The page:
He then averaged 11.5 during a 10-game stretch in December and then went six games without double-digit boards before his one good aforementioned rebounding stretch in January, which was followed by eight straight single-digit games entering tonight. Does that mean he actually boards with effort during his big boarding streaks but not otherwise?

Also, as much as the Suns needed him in this one, I don’t blame him for fouling out. He picked up foul No. 5 with 6:26 remaining when “tough guy” Carl Landry pretended to get hit by an Amare elbow when he was just clearing space as bigs do on seemingly every rebound. After that terrible call, he stayed on the floor until the 3:08 mark of overtime when Luis Scola got him in the air on a pump fake after the Rockets tried to flop for his sixth numerous times.

Overall the Suns did a lot of things right in this one, outshooting Houston 48.2 percent to 37.7 percent and outrebounding the Rockets 55-46. Phoenix even survived a night it hit just 3-of-14 threes (21.4 percent).

The win propels Phoenix into a sixth-place tie in the West and guarantees the Suns the season series against the Rockets, which could be important for tiebreaker purposes. With New Orleans losing Chris Paul for some time, the Suns’ outlook looks much brighter than it did a week ago.

Then again, if the Suns could always muster up the grittiness they showed Sunday night, they would not have to worry about the rest of the West when it comes to earning a playoff spot.

Frye invited to Three-Point Shootout

Channing Frye will represent the Suns in the Three-Point Shootout, according to The Arizona Republic. He will be the first center since Sam Perkins in 1997 and could be the first center to ever win it.

Not bad for a guy who had only hit 26 three-pointers in his last eight years of collegiate and professional basketball. Frye has hit 114 long balls (third in the NBA) on 44.0 percent shooting (eighth).

Michael Schwartz founded ValleyoftheSuns in October 2008 and is the owner/editor emeritus of the site. He is currently working toward his MBA in sports business at San Diego State University.

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Tags: All-Star Weekend · Amare Stoudemire · Channing Frye · Houston Rockets · Phoenix Suns · Phoenix Suns Recap · Steve Nash

9 responses so far ↓

  • 1 Giggs // Feb 1, 2010 at 1:42 am

    How is there no mention in any of these recaps and writeups about the most impressive statistic of all, that is Steve Nash – ZERO turnovers!!!

  • 2 SilkCityP // Feb 1, 2010 at 6:43 am

    A’mare has it in him… I just don’t think the Suns system benefits his growth defensively or on the boards. The Suns haven’t had a system that would benefit his development in those dept’s since Charles Barkley played in Phoenix. Too much run & gun, too many turnovers, too much spreading the ball around. If I were Gentry, I would run my offense through Stoudemire. Phoenix is only going to go as far as Amare can take them!!

  • 3 Roadster sl // Feb 1, 2010 at 8:59 am

    Mmmm, don't know about Amare, he moves well with the pick and roll, has a good mid-range jumpshot but he doesn't have a low post game, or at least Phoenix does not play him in that situation often. Remember Barkley would clear out the strong side and post up on much bigger guys all the times, waiting for the double team to pass it out to the perimeter shooter or taking it to the hoop if no help came. I've never seen Amare do that, he just posts up for a second or two, then puts it on the floor for a drive or squares up for a jumper. Moreover when Amare puts the ball on the floor he is very vulnerable and he turns it over a lot. IF he has/had a decent postup game I agree PHX should run their offense much more through him as a lot of teams will have to double on him. I do think he should be much more of a factor on the offensive boards – in ny view just a matter of work ethic and focus. I don't read anything into the win – if Houston had shot at least 40% they would have won this game. But I give credit to the PHX defense, especially in OT. On the offensive end JRich and Frye again had an abominable shooting night – 6 for 17. JRich had some good open looks but just cannot convert….he didn't even get to the charity stripe once so it's not like his shots were ferociously defended. At least Frye converted 3 of 4 free throws. Play execution in crunch time was just horrible….non existent. Lot's of work to do but I like the way Gentry is getting his whole team involved, even Collins. The good thing is they kept Houston to 100 points in regulation. For me that has to be the team's focus…a defensive mindset – keep the opponent under 100 points. Good luck tonight in NO.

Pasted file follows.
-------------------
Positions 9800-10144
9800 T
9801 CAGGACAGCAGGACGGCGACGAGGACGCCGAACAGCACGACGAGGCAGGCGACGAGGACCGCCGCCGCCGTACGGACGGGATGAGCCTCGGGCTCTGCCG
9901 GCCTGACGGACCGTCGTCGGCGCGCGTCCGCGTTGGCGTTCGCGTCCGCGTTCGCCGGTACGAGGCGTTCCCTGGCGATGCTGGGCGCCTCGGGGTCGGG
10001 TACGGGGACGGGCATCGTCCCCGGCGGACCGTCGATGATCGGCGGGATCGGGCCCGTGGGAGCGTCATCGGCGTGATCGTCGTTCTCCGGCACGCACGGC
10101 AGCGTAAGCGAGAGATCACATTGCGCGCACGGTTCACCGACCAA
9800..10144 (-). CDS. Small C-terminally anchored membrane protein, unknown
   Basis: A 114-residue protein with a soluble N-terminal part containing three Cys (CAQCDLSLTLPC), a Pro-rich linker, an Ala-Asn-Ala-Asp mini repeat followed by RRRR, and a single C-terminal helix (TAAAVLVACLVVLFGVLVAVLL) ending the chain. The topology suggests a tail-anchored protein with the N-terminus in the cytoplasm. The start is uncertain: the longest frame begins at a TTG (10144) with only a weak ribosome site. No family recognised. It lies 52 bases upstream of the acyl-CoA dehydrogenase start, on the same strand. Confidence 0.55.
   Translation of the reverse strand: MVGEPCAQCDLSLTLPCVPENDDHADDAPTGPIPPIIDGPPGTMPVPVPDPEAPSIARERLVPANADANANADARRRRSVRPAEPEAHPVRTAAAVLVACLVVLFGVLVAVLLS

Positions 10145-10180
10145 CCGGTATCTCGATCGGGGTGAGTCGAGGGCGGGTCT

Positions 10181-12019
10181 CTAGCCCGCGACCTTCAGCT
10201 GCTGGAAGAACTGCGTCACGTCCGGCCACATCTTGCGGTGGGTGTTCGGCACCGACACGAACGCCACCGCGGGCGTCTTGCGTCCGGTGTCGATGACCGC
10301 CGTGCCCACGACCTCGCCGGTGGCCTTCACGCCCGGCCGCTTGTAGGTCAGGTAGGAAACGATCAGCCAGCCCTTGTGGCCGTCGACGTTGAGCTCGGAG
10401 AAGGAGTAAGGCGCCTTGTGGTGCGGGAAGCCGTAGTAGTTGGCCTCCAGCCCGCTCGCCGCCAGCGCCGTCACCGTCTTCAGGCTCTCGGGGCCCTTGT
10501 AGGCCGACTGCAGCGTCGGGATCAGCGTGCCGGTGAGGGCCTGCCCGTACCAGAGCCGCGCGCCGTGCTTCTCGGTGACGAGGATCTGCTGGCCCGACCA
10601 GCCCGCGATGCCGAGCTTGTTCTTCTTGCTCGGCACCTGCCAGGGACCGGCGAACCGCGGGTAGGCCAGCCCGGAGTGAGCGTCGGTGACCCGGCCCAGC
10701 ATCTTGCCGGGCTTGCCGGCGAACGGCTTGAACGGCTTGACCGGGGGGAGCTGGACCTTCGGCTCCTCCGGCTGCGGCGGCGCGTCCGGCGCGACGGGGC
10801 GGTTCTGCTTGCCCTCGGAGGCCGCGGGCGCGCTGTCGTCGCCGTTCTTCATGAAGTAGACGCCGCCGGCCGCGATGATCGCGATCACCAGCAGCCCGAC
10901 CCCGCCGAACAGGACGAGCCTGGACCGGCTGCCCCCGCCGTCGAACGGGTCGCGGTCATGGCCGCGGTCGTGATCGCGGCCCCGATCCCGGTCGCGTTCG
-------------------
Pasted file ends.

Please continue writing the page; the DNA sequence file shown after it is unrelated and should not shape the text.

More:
• 4 asani // Feb 1, 2010 at 9:41 am

    SilkCityP you hit it on the head, the suns need to stop bs and get Amare in the game because when he is in the game and involved he begins to score and then other aspects of his game begin to rise. He begins to get really confident and it shows. Don’t trade Amare get rid of J Rich and the suns will be ok as long as they start lopez

  • 5 Preview: Suns (28-21) at Hornets (26-21)| Valley of the Suns // Feb 1, 2010 at 9:07 pm

    [...] outlasting the Dallas Mavericks on TNT and fending off the Houston Rockets in overtime on the road, the Phoenix Suns appear to be climbing the rollercoaster that has [...]

  • 6 Michael Schwartz // Feb 1, 2010 at 11:52 pm

    @Giggs Completely agree. That error has been rectified. Nash’s 16:0 assist:turnover ratio was truly something to behold in this one.

  • 7 Amare Stoudemire: From almost dealt to dominant| Valley of the Suns // Mar 10, 2010 at 2:22 pm

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  • 8 Preview: Rockets (41-38) at Suns (51-28)| Valley of the Suns // Apr 11, 2010 at 12:45 pm

    [...] them to a league best 10-2. Phoenix also bested the Rockets twice in January, including a Jan. 31 overtime-win thanks to a 36-point, 11-rebound effort from Amare Stoudemire that came the game after his infamous [...]

  • 9 Phoenix Suns season in review| Valley of the Suns // Jun 2, 2010 at 12:11 am